After 5 years interviewing and writing magazine articles on artists, mostly in the fashion world, I have been feeling the need to stretch myself by attempting to write a full biography. It's a yearning that keeps growing and I have been talking with several possible candidates about giving it a go. Mostly likely this is a commitment of a couple years, so it's a daunting prospect.
With that in mind I decided it would be a good idea to start reading more books of this type. I labored for a long time over whether to read the Steve Jobs biography written by Walter Isaacson as I was never a big Apple fan, but after doing a bit a research I decided to give it a go. MAJOR kudos to Walter Isaacson. There were tons of interviews, different projects and historical time lines to organize and he managed to do it in away that I didn't get lost. I am seriously impressed. As well, a round of applause for Steve Jobs and wife Laurene Powell for giving the writer full freedom to write an open and honest book and not read it before publication. That takes courage.
|Author Walter Isaacson|
|Co-founders Steve Wozniak and Steve Jobs|
Jobs was obsessive and wanted to control every little detail. Sometimes this made for a hugely successful product and other times it stood in his way. It also caused him to be cruel with anyone he felt was not brilliant (in his definition). I used to be really annoyed at the inability of the average person to be able to change the battery on an i-Phone. While it still bugs me, I now understand his reasoning behind this choice. There are other many small details in his devices you probably don't even notice that make them easier to pick up, handle or use that came about because of his compulsive need for perfection. He also had some resounding failures along the way because of his single-mindedness.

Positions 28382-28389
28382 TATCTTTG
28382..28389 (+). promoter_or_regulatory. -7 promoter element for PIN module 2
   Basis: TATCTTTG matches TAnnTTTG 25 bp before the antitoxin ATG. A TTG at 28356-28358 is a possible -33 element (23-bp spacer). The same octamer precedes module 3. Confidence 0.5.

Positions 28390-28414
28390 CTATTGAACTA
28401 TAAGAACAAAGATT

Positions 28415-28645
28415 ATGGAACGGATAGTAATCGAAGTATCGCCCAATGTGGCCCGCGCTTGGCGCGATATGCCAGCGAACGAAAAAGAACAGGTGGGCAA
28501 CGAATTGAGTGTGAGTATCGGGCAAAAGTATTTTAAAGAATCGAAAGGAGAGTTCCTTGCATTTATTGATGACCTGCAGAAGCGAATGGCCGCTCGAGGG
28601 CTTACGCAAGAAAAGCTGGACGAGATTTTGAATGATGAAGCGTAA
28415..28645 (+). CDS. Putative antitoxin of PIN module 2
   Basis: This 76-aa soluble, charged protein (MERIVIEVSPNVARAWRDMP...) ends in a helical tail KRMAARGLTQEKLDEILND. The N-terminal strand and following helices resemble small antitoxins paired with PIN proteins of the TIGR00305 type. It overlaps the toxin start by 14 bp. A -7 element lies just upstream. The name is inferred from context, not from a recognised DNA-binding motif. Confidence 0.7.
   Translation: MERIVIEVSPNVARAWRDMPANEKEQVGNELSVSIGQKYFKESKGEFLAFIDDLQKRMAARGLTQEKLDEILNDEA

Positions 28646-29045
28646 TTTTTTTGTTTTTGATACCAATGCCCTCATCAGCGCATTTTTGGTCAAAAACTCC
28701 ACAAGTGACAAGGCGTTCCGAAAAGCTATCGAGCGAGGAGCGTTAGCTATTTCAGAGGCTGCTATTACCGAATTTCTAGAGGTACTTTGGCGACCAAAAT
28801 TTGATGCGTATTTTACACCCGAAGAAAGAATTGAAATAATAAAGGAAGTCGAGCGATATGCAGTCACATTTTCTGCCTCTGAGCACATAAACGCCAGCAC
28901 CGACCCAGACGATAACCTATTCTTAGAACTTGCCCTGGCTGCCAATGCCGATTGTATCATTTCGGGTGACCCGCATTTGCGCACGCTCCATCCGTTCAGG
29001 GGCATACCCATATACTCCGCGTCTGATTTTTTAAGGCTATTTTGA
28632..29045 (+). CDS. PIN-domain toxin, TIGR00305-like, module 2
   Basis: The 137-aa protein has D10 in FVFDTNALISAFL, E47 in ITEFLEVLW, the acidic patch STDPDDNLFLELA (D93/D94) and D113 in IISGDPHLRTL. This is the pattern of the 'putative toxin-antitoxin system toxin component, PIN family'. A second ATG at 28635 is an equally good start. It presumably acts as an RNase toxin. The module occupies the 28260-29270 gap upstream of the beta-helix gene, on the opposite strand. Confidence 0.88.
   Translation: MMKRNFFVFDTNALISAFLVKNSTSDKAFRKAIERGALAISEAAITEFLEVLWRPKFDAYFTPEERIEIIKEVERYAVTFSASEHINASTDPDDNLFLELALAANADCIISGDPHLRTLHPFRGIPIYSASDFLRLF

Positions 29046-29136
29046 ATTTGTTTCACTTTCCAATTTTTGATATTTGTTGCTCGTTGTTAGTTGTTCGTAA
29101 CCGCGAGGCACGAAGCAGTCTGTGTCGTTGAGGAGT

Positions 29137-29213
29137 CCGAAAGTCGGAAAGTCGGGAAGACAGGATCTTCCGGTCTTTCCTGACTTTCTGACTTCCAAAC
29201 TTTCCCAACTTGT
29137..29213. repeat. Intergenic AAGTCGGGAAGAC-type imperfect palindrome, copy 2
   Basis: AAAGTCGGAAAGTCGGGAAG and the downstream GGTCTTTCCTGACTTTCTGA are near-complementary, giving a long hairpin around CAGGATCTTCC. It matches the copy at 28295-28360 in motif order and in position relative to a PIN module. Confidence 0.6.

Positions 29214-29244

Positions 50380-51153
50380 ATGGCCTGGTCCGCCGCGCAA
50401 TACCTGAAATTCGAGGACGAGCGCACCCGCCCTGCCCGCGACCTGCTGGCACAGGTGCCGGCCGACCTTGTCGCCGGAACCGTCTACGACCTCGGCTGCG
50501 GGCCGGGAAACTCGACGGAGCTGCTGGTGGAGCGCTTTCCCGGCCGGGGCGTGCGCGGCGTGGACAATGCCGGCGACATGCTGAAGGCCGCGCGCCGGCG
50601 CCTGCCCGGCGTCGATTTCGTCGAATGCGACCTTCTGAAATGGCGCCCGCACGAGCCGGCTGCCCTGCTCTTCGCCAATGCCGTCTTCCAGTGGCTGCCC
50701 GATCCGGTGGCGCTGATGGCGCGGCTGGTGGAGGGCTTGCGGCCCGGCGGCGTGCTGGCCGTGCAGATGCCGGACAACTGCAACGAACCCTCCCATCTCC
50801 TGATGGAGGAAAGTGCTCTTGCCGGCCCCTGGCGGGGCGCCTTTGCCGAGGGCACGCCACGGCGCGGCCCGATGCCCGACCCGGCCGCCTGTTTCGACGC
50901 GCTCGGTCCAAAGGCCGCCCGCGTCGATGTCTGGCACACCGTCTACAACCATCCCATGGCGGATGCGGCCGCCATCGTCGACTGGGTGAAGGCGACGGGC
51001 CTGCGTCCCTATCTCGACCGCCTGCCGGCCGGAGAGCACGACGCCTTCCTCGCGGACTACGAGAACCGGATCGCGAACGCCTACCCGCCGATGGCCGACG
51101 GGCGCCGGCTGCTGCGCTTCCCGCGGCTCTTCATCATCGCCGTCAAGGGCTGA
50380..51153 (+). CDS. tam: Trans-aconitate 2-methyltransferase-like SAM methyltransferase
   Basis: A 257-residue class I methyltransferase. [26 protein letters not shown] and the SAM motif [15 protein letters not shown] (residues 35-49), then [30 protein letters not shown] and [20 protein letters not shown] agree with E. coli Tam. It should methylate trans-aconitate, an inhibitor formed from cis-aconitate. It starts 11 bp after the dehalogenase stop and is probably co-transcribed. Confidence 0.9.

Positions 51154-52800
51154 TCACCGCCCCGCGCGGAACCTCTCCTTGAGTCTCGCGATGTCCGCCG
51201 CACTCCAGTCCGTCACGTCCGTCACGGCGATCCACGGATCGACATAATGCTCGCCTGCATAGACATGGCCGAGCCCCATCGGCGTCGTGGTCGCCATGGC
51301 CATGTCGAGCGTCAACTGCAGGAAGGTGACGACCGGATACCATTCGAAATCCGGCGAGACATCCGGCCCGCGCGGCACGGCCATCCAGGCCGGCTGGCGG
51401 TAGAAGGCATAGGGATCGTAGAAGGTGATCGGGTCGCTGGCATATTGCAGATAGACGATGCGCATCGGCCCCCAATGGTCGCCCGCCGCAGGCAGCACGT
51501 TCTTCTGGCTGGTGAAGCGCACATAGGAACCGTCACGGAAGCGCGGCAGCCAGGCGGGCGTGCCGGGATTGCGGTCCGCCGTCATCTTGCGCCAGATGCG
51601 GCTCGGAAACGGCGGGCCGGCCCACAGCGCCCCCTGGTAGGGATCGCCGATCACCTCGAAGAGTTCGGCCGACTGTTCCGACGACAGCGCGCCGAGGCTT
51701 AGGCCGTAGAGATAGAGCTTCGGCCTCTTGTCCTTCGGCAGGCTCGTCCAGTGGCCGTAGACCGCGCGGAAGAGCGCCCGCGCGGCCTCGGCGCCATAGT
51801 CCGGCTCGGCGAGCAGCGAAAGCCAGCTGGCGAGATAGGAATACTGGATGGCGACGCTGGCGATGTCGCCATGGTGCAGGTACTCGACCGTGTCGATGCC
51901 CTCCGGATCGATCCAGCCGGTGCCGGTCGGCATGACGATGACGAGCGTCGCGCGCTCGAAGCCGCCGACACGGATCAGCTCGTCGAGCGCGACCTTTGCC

The book is also a historical timeline of the birth and path of so many technological innovations and companies. I learned about Microsoft, Apple, Pixar, Sony, Disney and more. It came as a real surprise that it was under his leadership that Pixar gained the status it has today. The story of how and why Jobs came to create the i-Pod is there - including how the music company handed it to him on a silver platter - as well as the i-Pad, another ground-breaking achievement.
Lastly the book offered insight into Steve Jobs as a brilliant but flawed human being. While he was devoted to Buddhism, ate a strict vegetarian diet - sometimes an over obsession that was worrysome - and always had the consumer in mind when developing products, he lacked a basic compassion and true kindness in his dealings with friends, family, co-workers and employees. He could encourage them, drive them, destroy them and warp their world around to meet his expectations.
|The Journey of Apple 1976 - 2007|